Ever since it has become almost required that parents-to-be attend birth classes and destroy forests with the endless acquiring of books of advice, plenty of new fathers can be seen walking around all puffed up, full of expert knowledge and apparent confidence.
But how can they know if they’re actually up to the job of parenthood, which is ultimately about dealing with many things you don’t know, and being open to everything new and strange.
An Ohio State University experiment found a way.
They put a soon-to-be new dad and a baby doll together for five minutes, and ask the man to play with that doll.
The experiment found this was a pretty accurate predictor of the quality of their parenting when the real baby arrived.
According to a statement from the university, the researchers videotaped 182 expectant fathers during the third trimester of their partner’s pregnancy, observing how the men interacted with a doll that they were told represented the baby they were about to have.
The partners of the expectant fathers were also present, part of The New Parents, a long-term broader investigation of how well dual-income people successfully parent together.
The doll used in the experiment wasn’t the most attractive creation, more like a human-like critter made from cushions, no eyes.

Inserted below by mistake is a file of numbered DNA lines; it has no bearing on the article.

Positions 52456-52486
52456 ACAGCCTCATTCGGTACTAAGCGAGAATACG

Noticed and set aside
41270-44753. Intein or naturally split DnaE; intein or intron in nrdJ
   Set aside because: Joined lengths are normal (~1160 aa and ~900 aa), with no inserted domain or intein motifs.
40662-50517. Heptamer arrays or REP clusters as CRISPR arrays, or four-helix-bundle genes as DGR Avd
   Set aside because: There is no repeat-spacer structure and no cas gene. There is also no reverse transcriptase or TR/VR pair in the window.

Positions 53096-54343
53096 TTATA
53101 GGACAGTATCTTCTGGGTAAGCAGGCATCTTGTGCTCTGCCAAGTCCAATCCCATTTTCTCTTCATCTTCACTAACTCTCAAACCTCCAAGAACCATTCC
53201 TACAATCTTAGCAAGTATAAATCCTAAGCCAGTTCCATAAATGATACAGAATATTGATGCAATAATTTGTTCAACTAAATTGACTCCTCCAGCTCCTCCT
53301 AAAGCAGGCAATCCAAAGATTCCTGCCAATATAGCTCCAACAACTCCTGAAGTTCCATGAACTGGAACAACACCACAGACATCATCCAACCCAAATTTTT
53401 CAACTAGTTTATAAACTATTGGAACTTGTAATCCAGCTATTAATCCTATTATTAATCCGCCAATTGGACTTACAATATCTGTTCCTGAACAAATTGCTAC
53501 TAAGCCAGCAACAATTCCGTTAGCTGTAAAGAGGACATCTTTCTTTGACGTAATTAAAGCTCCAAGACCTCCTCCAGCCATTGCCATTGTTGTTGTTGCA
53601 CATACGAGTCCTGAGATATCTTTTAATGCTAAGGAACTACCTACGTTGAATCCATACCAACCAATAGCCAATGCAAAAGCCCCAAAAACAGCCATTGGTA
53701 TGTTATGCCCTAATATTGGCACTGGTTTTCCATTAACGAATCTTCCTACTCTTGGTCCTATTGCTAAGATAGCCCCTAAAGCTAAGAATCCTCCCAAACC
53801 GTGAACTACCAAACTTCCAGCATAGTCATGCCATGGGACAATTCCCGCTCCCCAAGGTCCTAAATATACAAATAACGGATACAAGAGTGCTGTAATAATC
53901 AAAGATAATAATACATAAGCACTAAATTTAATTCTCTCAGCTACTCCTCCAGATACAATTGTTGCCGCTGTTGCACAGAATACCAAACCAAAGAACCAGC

It was stuffed and weighted with rice about 3.5 kilograms, similar to the weight of a newborn.
The experiments were recorded on video. An assistant playing the role of a nurse presented the “baby” to the parents.
Dr Sarah Schoppe-Sullivan is co-author of the study and professor of psychology at Ohio State.
In a prepared statement, she said: “We were looking for how natural fathers acted with the baby.
“Did they hold it properly, smile at it and do things like gently pinching the baby’s foot or other positive behaviours that many people just instinctively do with babies.”
The video recordings and were assessed by “trained assistants” who rated the fathers on their level of intuitive parenting behaviours.
Nine months after the birth of the baby, the fathers’ parenting quality was assessed by a different team of research assistants who watched the fathers try to teach their actual human babies to play with either a shape sorter or stacking rings.
The assistants rated how well the fathers paid attention and responded to their child, how engaged they were, and their expression of positive feelings.
The lead study author was Dr Lauren Altenburger, who began the work as a doctoral student at the Ohio State University.
She is now an assistant professor of human development and family studies at Pennsylvania State University-Shenango, where the study was completed.
Dr Altenburger said: “Those dads who were rated as showing more intuitive parenting skills with the doll a year earlier tended to have a more positive interaction with their real child.”
The men who parented well tended to score high with two traits: “Being open to new experiences … obviously helpful for dads becoming parents for the first time … and conscientiousness, which is being careful and diligent with your responsibilities.”
The researchers said the results could help healthcare professionals and others who work with expectant couples to identify and help fathers who may need extra help learning their role as a parent.
“Although it is called ‘intuitive parenting’, it isn’t really intuitive for everyone. We need to work with fathers to make sure they know how to be the best fathers they can be,” Dr Schoppe-Sullivan said.